The country-wide metallurgy and engineering trade union KOVO will march and rally for earlier retirement on Saturday, October 14 in Bratislava. About 2,000 people are expected to take part in the action, marching from the Government Office’s building to the Labour, Social Affairs and the Family Ministry building, informed KOVO chief Emil Machyna.
KOVO is seeking a change in the current pension scheme, chiefly halting the prolongation of the retirement age and creating the possibility of earlier retirement without people having to cut the sum of their pension.
“People are working more and more”, said Machyna as cited by the TASR newswire. “Labour productivity is growing, as much as profitability is. Slovakia shows the highest share of overtime and weekend work, as well as work in a non-stop operation out of all the EU countries. That’s why we want to assert the possibility of an earlier retirement for people working in non-stop operations or at risky workplaces.”
KOVO wants to call on the Labour Ministry to start working on legislation that would cap the retirement age and the so-called pre-pension. It suggests setting the upper retirement age in law at 64 years. It has already launched a petition for early retirement. Some 14,000 signatures have already been collected and KOVO’s aim is to collect 110,000 signatures.
The rules concerning the retirement age in Slovakia changed as of January 1, 2017. The current retirement age of 62 will change each year depending on average life expectancy, with there being no fixed upper limit for the retirement age. This year the retirement age will be prolonged by 76 days, while in 2018 it should be prolonged by an additional 63 days. Under the rules set like this, those who are currently in their thirties would retire at the age of 68, states KOVO. KOVO opposes this mechanism for setting retirement age, as it does not take employees’ health condition or work load into consideration.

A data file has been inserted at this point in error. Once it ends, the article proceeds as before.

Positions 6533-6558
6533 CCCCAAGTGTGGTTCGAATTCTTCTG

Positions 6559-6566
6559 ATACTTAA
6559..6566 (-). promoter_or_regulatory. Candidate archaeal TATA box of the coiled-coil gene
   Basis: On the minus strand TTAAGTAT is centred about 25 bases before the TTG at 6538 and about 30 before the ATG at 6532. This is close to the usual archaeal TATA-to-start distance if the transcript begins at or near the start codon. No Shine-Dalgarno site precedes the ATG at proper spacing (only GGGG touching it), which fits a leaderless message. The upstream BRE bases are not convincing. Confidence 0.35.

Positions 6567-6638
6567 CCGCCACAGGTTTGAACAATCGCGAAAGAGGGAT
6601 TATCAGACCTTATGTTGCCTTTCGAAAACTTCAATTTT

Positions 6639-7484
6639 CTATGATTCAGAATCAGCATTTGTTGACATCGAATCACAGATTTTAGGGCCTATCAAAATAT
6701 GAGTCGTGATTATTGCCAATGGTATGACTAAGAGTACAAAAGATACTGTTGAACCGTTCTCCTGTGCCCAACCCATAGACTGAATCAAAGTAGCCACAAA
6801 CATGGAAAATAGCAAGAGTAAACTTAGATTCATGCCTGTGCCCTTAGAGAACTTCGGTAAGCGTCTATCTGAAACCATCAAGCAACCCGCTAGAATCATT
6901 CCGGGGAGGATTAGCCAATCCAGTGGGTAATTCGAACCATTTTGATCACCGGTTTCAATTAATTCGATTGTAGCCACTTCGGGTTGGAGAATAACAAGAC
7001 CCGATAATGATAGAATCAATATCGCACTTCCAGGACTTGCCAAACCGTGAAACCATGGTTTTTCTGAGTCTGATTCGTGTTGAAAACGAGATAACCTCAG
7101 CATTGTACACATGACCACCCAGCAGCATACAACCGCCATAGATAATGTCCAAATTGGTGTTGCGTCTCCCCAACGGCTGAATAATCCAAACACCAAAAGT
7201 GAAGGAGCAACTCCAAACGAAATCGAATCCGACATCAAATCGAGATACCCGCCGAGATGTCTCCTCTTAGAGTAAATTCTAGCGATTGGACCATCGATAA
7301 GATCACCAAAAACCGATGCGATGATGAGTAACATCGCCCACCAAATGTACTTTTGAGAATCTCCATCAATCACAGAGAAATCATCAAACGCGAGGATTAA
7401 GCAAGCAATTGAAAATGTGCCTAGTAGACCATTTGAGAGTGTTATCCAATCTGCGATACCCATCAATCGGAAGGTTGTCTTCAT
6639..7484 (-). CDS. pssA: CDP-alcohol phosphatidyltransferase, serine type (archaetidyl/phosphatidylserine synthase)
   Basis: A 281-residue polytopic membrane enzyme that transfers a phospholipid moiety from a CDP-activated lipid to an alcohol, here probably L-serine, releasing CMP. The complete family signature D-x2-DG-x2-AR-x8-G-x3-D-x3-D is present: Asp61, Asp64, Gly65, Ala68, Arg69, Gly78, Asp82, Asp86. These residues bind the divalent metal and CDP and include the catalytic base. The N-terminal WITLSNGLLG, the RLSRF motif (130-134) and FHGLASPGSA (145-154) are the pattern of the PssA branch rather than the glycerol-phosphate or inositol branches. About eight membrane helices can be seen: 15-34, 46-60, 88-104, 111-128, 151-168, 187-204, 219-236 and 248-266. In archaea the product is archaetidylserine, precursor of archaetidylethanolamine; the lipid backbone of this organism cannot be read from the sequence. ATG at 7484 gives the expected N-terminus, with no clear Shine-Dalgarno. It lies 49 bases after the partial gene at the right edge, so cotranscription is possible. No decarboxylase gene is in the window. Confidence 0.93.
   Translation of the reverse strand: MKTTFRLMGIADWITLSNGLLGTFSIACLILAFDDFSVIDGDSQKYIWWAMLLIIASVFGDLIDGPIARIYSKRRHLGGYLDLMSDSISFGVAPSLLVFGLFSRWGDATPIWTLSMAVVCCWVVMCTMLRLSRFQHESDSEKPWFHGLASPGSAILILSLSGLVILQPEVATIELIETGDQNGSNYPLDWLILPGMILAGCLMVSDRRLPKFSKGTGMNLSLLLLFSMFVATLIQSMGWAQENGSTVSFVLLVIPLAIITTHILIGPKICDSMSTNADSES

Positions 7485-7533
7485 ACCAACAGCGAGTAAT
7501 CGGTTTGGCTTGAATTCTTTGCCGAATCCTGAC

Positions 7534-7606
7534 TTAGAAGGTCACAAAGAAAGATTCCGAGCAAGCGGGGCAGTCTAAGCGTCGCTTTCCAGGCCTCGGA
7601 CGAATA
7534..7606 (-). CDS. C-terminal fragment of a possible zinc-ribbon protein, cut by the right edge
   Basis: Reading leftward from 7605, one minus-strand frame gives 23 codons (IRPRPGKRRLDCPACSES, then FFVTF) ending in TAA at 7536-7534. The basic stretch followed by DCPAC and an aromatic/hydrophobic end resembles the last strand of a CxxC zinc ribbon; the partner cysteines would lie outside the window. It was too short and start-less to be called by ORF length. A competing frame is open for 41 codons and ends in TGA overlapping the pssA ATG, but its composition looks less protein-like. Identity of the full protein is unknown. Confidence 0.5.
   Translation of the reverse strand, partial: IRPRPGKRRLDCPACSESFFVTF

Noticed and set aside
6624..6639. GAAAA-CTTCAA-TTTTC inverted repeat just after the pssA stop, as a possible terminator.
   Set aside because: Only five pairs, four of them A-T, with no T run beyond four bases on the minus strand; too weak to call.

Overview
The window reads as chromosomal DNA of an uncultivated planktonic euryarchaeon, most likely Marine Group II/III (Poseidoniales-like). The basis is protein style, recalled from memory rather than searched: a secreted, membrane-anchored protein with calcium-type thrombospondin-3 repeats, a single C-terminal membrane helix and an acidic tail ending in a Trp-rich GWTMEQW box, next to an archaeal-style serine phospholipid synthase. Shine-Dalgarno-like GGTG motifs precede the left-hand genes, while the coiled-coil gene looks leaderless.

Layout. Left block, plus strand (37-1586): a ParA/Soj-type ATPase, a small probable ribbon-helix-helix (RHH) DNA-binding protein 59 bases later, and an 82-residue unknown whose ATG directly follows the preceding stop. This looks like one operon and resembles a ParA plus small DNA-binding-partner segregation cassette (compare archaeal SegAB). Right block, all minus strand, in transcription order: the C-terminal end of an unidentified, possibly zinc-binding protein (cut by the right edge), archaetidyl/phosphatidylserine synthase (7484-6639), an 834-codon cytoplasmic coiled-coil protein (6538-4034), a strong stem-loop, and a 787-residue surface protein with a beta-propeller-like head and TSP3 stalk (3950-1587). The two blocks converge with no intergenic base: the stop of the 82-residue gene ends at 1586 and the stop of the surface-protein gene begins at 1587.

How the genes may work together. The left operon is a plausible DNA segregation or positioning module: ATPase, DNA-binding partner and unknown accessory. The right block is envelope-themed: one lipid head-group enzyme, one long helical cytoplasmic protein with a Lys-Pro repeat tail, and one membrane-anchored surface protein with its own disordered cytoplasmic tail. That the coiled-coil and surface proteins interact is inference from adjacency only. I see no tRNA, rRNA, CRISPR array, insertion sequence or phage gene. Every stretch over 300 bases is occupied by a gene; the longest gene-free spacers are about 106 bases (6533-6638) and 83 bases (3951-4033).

Slovakia is ageing
The development of population processes in Slovakia clearly confirms the intensive ageing of the population, which is manifested by the increase of the number of people of post-productive age and a reduction in the share of the population in childhood.
“The age structure development isn’t positive and it clearly shows ageing,” said Alexander Ballek, head of the Slovak Statistics Office at a press conference in Bratislava on May 25. He added that it has been partly caused by an increase in life expectancy of the population.
Population ageing is among the biggest demographic challenges in society at the moment. It also poses a threat to the current pension and healthcare schemes. Prolongation of the retirement age is one of the possible solutions.